Nov 2, 2017

Robotics World Championships, St. Louis - Part 1

(created but never posted.  Huh!)

We left Tuesday afternoon on a marvelous coach bus.  The team trailer is being pulled by a loaner Porche SUV -- now that's style!  

A final meeting at home base
A final meeting at home

bus ride
Frisbee Sportball at a rest area
firsbee break
Eli add's a proper Unicorn next to another
Welcome to robotics
Just a bomb sniffing robot

These are mascot outfits for another team!
Open heart surgery
Well there's your problem!
Moments before pits close
Tired crew

Still Alive

Not posting a link to the Portal song.  But I could have.

Jan 7, 2014

Donald Empson, Sinclair computers, and the Street Where You Live

I have always been fascinated by computers.  My father worked for Burlington Northern doing "computer stuff" back in the days of punchcards and floors upon floors of whirring machinery.  He obviously enjoyed them as well.

My hunger for a computer of my own was satisfied by the Timex Sinclair 1000.  It was a pre-built version of the ZX-81, except it had twice as much memory -- 1k!  (That's 1000 characters.  The wikipedia definition of kilobyte is actually one and a half kilobytes.)  It was hard to find, and we scoured department stores, electronics shops, magazines, and watch stores for information, books and software.  There was no Internet, so finding even a scrap of information was like striking gold.  In fact, there was a Timex watch kiosk downtown Saint Paul that had more Sinclair software than we'd ever seen in one place before.

Eventually we found out about the Sinclair User's group in Saint Paul.  It was a diverse assortment of folks, all interested in this funky little computer.  It was a wonderful opportunity and resource.  I remember being one of the youngest folks there, as it was mostly adults.  Someone had a "chip drive" which was like a disk drive but it used some sort of "chip" technology to save data.  I bought a "blippo" from someone  - a module you plug in that would allow you to make a dozen beeping tones.  Very cool!  I even got the hi-res Memopak which allowed me to program graphics up to 192 by 248 pixel resolution.  I also remember one of the men in the group had an earring.  It was the first time I'd seen that, and it seemed so exotic.  (I'd have my own within five years.)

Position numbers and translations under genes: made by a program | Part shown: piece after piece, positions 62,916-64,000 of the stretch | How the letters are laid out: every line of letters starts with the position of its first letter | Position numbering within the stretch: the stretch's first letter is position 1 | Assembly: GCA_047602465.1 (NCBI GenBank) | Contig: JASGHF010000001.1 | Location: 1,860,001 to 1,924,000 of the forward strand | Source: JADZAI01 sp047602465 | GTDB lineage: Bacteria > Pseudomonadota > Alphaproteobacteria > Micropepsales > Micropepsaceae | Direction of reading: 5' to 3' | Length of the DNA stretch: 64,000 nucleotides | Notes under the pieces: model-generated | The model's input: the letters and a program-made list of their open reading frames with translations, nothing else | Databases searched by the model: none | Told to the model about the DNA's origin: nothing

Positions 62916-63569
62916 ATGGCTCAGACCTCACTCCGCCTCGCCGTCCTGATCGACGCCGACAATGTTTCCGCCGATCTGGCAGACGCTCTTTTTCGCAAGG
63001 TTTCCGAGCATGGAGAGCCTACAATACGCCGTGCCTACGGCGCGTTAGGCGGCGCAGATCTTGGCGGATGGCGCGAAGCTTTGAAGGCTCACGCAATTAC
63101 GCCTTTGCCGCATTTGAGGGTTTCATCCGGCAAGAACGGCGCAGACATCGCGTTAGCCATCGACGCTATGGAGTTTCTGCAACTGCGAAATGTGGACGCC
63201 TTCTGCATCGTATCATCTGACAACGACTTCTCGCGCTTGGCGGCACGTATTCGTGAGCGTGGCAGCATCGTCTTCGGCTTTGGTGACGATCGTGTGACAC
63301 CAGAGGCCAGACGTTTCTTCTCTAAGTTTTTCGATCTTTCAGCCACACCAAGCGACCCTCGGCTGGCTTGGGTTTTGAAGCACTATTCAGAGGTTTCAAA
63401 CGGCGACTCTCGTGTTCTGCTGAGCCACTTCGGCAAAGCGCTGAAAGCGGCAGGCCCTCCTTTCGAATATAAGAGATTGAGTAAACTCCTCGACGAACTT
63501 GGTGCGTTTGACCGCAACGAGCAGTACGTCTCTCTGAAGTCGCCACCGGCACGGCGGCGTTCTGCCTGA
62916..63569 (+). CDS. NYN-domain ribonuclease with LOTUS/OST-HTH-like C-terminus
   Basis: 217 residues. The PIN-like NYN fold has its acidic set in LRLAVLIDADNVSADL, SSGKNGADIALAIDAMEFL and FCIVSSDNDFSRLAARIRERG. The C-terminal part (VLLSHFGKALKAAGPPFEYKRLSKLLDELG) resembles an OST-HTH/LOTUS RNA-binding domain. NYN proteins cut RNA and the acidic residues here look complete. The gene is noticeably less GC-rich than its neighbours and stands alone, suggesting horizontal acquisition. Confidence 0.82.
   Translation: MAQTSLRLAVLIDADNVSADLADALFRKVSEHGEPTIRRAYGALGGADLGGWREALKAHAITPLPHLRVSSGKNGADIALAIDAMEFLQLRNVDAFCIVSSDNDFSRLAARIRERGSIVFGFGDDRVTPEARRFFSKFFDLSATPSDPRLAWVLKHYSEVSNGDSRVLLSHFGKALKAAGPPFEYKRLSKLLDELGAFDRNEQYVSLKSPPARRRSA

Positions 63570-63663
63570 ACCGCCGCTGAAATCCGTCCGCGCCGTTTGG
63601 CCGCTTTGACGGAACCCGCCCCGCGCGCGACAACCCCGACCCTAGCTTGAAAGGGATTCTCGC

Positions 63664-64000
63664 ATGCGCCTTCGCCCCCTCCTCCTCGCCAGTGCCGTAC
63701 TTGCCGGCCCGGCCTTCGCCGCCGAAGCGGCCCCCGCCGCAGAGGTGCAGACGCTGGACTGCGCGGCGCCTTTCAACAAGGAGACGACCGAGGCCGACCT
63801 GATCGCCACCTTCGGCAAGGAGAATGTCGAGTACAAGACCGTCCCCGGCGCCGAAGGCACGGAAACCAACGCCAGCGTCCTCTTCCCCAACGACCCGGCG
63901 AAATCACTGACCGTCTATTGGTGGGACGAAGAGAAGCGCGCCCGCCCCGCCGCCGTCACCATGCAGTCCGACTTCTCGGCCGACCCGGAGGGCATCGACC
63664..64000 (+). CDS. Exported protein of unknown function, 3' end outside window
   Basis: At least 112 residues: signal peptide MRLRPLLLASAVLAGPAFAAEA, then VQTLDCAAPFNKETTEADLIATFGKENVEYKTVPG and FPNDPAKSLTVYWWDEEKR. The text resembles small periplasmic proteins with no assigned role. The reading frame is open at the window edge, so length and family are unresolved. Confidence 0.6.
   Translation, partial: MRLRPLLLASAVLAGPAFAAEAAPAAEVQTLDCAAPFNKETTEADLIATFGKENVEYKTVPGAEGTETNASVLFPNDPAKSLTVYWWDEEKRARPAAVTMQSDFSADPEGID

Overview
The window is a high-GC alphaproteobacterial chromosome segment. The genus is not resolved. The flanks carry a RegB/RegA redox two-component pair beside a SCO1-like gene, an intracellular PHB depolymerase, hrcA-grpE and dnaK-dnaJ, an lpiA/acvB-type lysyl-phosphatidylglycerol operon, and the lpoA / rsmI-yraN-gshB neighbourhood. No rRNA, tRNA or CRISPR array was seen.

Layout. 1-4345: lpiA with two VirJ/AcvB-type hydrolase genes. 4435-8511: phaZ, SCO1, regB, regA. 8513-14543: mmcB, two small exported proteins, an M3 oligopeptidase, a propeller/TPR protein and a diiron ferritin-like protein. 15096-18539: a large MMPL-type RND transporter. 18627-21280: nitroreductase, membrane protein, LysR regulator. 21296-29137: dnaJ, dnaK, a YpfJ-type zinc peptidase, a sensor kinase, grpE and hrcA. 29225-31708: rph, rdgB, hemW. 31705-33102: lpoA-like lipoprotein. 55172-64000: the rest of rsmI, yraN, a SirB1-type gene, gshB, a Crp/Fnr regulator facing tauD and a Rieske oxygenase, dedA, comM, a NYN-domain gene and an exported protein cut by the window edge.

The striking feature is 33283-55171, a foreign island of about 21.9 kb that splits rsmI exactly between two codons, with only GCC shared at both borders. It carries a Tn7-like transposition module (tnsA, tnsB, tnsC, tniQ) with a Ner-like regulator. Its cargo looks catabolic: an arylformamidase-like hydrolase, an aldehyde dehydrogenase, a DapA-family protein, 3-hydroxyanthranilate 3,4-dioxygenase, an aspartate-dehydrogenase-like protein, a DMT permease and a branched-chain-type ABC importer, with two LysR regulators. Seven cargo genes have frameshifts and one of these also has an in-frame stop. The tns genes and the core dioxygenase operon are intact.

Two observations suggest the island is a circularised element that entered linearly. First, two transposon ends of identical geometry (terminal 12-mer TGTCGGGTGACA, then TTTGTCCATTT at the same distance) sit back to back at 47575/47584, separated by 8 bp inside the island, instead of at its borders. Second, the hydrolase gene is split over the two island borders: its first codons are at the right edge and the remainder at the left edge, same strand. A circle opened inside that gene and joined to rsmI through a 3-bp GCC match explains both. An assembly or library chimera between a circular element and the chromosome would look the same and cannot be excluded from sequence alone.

I'm remembering now just how supportive my father was in bringing me to these meetings and helping me with everything.  We learned a lot together on the Sinclair.  One of our best bonding times was in the basement - he would read me the letters to type in from a program in a magazine and I would mash them out on the nubby little "keyboard."

One of the folks in the user group was Donald Empson, a watch repair professional.  He was very helpful and I remember visiting him at his shop once or twice over on Grand Avenue.  It was full of tiny, tiny parts and so many shining gears.  In my later years I've often thought about how cool that shop was for it's mechanisms, but at the time I was focused squarely on making that computer do so many more things than it was intended to do.  I sucked the life out of that thing, but in the process learned a lot of the skills that make my trade today:  programming, improvising, researching, and even disaster recovery.  (If you touched the computer the wrong way you could jostle the 16k expansion module and lose all of your data.  HOURS of typing!)

Many years later my mother showed me a book she found somewhere called "The street where you live" and I immediately recognized the author's name - Donald Empson!  The book is a list of Saint Paul street names and their origins.  Many of them were obvious, but other surely required a lot of research.  I read it from beginning to end like a novel.  To this day I take a drive down Bison street whenever I'm near the Como zoo.  I tell my kids (again) about developers fighting for customers, and how one of them installed a pen of Bison for people to come see the giant animals -- oh and while you're there, maybe look at a new home!  Journalists in Saint Paul have credited it as a vital resource in their research kits, but I use the book for finding interesting areas in Saint Paul for my scooter club to ride through.

A new edition of the book has since come out and I'm so happy to have it, so that I can keep my first edition safe and sound.  I also still have a complete Sinclair system tucked away.

Dec 14, 2013

Harold the Christmas Spider(s)

Google turned a couple stills into an animated
GIF automatically.  Wasn't that nice of them?

It's Harold, the Christmas Spider!


We took out some Christmas decorations today and Lily noticed a couple of dead spiders.  They looked kinda curly and scary, but my first thought was "let's look at them closer!"